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Tough Times Subdue Auto Show

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A lack of the usual over-the-top showmanship marked this year's Chicago Auto Show, where automakers warned that another tough year lies ahead.

"It is not going to be an easy year for our industry," General Motors North America president Gary Cowger said during his presentation. "Uncertainty still seems to be the common denominator."

Eschewing the stunts and fanfare that typically mark the show, the automakers this year took a straightforward approach in showing their latest models. Executives from both GM and Ford Motor Co. said their focus for the year will be on product development as they try to entice a tight-fisted public. GM alone will launch 16 new or dramatically remodeled vehicles in 2002, Cowger said.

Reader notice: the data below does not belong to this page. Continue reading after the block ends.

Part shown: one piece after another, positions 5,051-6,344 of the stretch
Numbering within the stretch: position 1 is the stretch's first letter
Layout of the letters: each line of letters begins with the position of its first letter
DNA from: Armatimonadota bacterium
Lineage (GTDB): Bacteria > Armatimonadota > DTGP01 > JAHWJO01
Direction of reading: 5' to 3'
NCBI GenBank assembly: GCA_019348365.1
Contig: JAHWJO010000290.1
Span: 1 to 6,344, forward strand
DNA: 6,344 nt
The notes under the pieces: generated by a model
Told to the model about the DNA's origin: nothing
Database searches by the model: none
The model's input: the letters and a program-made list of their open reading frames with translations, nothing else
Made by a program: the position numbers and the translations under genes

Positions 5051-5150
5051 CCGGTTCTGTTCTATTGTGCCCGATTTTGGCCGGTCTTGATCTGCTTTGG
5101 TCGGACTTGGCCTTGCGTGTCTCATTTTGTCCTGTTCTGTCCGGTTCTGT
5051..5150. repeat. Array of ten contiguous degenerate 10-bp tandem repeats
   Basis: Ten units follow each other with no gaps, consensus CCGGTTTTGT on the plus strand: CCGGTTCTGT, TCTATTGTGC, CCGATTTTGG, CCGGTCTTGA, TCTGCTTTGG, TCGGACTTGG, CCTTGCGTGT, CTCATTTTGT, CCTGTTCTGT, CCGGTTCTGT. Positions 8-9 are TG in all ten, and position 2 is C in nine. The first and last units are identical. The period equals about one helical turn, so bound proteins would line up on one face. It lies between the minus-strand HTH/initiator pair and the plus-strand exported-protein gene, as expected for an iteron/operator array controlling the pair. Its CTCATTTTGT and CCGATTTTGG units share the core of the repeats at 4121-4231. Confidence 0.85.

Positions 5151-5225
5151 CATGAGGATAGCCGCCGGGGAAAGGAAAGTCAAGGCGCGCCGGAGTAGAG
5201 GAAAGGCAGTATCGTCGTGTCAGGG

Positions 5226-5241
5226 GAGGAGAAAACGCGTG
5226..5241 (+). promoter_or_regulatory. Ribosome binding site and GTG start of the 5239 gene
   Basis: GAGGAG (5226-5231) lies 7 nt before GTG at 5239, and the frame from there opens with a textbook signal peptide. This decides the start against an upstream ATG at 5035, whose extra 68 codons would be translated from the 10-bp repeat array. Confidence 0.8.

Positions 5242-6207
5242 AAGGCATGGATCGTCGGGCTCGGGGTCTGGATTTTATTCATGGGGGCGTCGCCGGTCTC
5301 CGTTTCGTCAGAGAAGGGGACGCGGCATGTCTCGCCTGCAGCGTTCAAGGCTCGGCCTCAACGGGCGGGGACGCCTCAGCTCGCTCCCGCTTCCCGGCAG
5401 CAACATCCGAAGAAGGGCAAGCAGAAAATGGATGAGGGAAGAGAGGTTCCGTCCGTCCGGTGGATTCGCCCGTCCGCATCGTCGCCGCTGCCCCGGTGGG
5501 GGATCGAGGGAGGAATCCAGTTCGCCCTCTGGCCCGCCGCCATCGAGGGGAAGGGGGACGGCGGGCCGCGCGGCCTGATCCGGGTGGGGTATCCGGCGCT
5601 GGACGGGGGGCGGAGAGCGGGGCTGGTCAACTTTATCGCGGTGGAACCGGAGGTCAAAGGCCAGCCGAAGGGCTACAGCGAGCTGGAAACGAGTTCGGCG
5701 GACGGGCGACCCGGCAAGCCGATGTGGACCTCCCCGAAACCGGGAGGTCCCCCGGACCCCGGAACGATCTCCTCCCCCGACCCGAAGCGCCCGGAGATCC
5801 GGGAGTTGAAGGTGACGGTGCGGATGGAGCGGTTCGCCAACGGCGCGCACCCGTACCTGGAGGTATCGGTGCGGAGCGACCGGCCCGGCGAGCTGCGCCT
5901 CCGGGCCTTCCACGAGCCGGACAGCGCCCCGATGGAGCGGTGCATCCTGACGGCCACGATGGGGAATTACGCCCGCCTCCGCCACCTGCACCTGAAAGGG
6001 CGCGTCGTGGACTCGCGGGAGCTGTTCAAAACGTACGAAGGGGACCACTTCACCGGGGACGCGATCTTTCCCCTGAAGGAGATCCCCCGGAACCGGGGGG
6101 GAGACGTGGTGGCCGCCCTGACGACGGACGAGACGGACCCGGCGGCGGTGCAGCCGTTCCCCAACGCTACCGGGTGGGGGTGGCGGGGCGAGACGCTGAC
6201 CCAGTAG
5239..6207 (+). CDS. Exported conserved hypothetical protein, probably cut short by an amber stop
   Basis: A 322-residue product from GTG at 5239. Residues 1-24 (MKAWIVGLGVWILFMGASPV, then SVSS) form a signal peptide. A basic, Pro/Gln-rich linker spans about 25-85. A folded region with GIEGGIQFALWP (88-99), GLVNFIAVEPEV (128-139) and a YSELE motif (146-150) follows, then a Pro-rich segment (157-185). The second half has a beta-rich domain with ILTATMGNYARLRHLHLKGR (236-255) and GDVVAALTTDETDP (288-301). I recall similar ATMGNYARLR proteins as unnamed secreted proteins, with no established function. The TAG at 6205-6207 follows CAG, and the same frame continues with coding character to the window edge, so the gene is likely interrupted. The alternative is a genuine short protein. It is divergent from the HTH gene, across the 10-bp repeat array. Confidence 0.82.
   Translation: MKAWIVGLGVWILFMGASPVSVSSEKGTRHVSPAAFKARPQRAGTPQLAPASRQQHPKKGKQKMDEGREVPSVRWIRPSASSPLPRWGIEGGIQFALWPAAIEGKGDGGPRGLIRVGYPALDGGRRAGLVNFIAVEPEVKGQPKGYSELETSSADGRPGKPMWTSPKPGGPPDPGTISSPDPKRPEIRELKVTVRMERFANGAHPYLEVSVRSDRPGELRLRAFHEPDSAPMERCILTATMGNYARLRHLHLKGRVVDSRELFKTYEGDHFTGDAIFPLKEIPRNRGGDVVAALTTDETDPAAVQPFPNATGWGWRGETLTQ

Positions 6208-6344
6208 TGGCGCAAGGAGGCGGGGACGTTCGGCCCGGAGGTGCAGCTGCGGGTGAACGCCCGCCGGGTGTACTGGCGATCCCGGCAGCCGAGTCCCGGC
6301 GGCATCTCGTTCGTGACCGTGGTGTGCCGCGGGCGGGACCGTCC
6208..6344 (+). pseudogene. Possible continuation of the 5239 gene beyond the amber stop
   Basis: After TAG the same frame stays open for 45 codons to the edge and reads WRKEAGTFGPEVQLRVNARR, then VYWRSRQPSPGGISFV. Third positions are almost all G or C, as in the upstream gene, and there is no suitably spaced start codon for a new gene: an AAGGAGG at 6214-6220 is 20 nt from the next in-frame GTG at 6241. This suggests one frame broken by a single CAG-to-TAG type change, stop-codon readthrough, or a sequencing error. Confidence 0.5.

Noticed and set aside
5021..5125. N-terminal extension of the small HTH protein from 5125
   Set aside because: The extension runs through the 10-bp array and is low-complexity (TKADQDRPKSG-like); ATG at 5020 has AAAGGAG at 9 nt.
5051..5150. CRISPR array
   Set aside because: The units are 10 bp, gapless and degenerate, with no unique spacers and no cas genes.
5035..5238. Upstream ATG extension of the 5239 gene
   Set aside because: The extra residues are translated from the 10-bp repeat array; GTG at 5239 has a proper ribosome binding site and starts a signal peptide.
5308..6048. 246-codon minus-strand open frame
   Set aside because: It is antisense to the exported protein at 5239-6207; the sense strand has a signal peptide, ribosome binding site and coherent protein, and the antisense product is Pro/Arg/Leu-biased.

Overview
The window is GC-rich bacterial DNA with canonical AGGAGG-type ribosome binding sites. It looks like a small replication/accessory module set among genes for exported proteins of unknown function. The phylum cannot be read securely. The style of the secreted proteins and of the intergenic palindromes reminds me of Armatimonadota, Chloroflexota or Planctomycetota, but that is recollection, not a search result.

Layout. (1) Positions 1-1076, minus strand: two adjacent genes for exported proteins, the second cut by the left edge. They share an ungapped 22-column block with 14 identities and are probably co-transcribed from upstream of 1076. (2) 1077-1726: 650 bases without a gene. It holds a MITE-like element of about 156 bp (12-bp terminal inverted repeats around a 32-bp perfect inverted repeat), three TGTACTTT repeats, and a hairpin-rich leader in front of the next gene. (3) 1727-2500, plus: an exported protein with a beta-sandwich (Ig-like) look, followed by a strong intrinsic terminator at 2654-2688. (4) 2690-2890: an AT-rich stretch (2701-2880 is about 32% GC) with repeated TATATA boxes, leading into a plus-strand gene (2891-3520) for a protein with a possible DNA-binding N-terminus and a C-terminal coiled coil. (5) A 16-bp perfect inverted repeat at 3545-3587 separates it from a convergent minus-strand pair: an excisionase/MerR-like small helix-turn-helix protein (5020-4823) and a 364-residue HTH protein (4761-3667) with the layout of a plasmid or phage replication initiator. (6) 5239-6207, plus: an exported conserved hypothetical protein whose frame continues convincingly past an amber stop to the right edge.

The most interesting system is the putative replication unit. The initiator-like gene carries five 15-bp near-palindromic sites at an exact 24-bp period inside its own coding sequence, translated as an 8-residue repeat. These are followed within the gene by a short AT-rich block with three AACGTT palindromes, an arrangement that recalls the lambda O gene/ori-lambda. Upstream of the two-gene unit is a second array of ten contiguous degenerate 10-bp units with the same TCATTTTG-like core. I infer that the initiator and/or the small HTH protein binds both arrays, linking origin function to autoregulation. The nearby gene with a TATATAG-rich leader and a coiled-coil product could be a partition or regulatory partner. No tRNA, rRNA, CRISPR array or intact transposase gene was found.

GM will also expand efforts to widen its audience with marketing directed toward women and minorities, Cowger said.

Several automakers unveiled new marketing efforts at the show. Mitsubishi Motor Sales of America is set to break new print work from Deutsch/LA, Marina del Rey, Calif., in March issues of enthusiast magazines, including Motor Trend, Car and Driver and Road & Track, said Greg O'Neill, the automaker's executive vice president and general manager.

The executions will feature a day in the life of a typical Mits ubishi owner and his vehicle. About 40 percent of people who own Mitsubishis are under age 35, O'Neill said.

"We're trying to [get] that energy, which is always difficult to do in print, that you see in the commercials," he said.

Mitsubishi, based in Tokyo, has adopted Deutsch's U.S. campaign—themed "Spirited cars for spirited people"—for branding use globally. That work is now breaking overseas in markets including Thailand and New Zealand.

Also, Chrysler has developed a Valentine's Day effort around the brand's tagline, "Drive=Love."